History of Art

 

Time:        Wednesdays 10.30am – 12.30pm
Dates:       Autumn term 2019: Monday Sept 16th – Friday Dec 13th
                   (Half term Oct 21st – 25th)
                   Spring term 2020: Jan 6th – April 3rd (Half term Feb 17th – 21st)
                   Summer term 2020: April 27th – May 22nd
Venue:      Victoria Hall
Fees:          £128 for a 12-week term
                    £43 for a 4-week summer term
Tutor:        Dr. Laurie Taylor

This course is for anyone interested in different kinds of art works, their production and meaning. The aims of the course are to consider the artwork as a physical object and to understand how the meaning of the artwork is generated by its material form and the processes by which that form has been engaged by the artist. Materials and process are the fundamental building blocks of any artwork, and this has been true throughout art history. The profound effects of modernisation and industrialisation in the late 19th century meant that materials and process took on added significance in the 20th century, affecting both how artworks were created and how they were defined. We will look at materials such as paper, metal, wood, stone, glass, textiles, paint, found objects, print, the body, digital media, and photography at different periods and in different movements in 20th century art, including Cubism, Abstract Expressionism, Pop Art, and Conceptualism. We will examine the ways in which these materials were used in the creation of artworks, as well as the different connotations and associations they acquired along the way, ultimately discovering how material makes the meaning. The weekly lectures are accompanied by slide presentations.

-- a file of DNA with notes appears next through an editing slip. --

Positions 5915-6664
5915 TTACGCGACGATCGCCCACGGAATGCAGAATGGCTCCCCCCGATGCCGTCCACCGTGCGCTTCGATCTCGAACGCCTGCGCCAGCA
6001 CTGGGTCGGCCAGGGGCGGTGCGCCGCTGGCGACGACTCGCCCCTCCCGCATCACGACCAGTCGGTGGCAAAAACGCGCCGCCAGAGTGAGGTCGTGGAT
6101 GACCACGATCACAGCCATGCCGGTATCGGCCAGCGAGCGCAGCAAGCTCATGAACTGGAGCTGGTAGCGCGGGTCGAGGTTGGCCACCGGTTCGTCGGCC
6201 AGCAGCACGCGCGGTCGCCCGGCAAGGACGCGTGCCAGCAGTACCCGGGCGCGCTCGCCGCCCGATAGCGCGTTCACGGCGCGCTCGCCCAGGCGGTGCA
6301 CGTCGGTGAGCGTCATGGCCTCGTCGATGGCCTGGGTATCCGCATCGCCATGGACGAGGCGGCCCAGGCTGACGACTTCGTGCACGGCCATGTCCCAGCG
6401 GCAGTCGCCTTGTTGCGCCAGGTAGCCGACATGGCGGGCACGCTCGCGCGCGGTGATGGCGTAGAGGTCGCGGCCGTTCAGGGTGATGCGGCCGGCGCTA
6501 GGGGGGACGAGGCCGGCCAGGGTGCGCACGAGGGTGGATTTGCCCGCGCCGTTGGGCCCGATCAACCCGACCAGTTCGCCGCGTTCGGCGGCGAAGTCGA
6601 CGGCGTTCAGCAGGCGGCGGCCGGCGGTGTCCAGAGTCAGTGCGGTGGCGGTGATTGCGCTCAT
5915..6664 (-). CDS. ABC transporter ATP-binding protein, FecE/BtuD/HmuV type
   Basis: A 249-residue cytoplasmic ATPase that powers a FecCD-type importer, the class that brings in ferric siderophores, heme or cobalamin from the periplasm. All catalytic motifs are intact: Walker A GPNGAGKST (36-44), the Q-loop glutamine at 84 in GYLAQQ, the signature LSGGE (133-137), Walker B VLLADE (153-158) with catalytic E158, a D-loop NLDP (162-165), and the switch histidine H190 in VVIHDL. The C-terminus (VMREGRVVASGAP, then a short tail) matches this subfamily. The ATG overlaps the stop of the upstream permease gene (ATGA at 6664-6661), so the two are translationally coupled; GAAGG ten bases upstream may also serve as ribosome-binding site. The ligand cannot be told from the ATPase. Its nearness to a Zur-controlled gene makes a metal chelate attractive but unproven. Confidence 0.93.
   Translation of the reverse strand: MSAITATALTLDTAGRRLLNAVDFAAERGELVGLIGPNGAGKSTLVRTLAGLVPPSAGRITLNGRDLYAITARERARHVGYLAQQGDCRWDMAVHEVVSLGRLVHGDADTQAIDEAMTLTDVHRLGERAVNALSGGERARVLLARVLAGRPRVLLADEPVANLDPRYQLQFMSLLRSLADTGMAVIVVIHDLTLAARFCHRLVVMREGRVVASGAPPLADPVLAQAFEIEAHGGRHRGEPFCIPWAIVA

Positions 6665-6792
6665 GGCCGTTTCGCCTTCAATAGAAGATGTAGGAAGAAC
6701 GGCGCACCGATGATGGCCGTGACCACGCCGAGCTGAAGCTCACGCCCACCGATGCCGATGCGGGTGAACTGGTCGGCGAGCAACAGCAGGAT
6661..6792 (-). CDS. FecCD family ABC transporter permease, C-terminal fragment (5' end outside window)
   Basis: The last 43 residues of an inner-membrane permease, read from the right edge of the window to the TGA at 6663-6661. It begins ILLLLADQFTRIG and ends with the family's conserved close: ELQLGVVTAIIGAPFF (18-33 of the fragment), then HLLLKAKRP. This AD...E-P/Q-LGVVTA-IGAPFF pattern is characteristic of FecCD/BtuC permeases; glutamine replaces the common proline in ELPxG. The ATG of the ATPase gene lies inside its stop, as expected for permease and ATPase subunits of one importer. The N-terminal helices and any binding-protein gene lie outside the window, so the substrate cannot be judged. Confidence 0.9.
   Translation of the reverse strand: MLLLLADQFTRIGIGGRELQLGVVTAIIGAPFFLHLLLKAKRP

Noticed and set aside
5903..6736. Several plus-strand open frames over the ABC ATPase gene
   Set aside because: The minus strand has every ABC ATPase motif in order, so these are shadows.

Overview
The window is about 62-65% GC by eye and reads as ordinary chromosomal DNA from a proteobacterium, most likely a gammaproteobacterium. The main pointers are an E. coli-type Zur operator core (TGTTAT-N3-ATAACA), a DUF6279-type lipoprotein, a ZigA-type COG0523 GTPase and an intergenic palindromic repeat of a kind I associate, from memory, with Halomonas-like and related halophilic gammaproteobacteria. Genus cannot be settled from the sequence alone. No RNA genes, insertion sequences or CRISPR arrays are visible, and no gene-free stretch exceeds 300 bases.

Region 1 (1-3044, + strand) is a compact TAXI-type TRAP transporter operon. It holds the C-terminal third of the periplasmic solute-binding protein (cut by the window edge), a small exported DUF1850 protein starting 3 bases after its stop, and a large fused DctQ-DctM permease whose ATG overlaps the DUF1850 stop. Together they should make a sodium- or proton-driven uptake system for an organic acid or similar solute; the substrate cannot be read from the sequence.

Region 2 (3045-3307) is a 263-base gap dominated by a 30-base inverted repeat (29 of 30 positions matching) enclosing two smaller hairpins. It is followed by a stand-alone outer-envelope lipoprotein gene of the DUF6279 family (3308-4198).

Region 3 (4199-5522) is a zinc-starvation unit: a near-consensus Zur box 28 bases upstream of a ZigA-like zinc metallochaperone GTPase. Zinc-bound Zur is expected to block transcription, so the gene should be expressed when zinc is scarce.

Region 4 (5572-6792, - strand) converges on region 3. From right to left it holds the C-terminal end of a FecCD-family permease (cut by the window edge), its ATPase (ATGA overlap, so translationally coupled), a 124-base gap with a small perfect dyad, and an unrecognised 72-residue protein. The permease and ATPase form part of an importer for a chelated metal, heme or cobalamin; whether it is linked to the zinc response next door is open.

The course is structured to be loosely chronological, with the Autumn term covering materials and movements from the end of the 19th century to the mid-20th century, such as for example photographic techniques, wood carving, textiles, and paint and brushstroke. The Spring term will cover the second half of the 20th century, for example murals and the politics of image; and the printings of Andy Warhol. The Summer term will examine those material developments that closed the 20th century and brought us into the 21st. The Autumn and Spring terms will also each include a museum visit.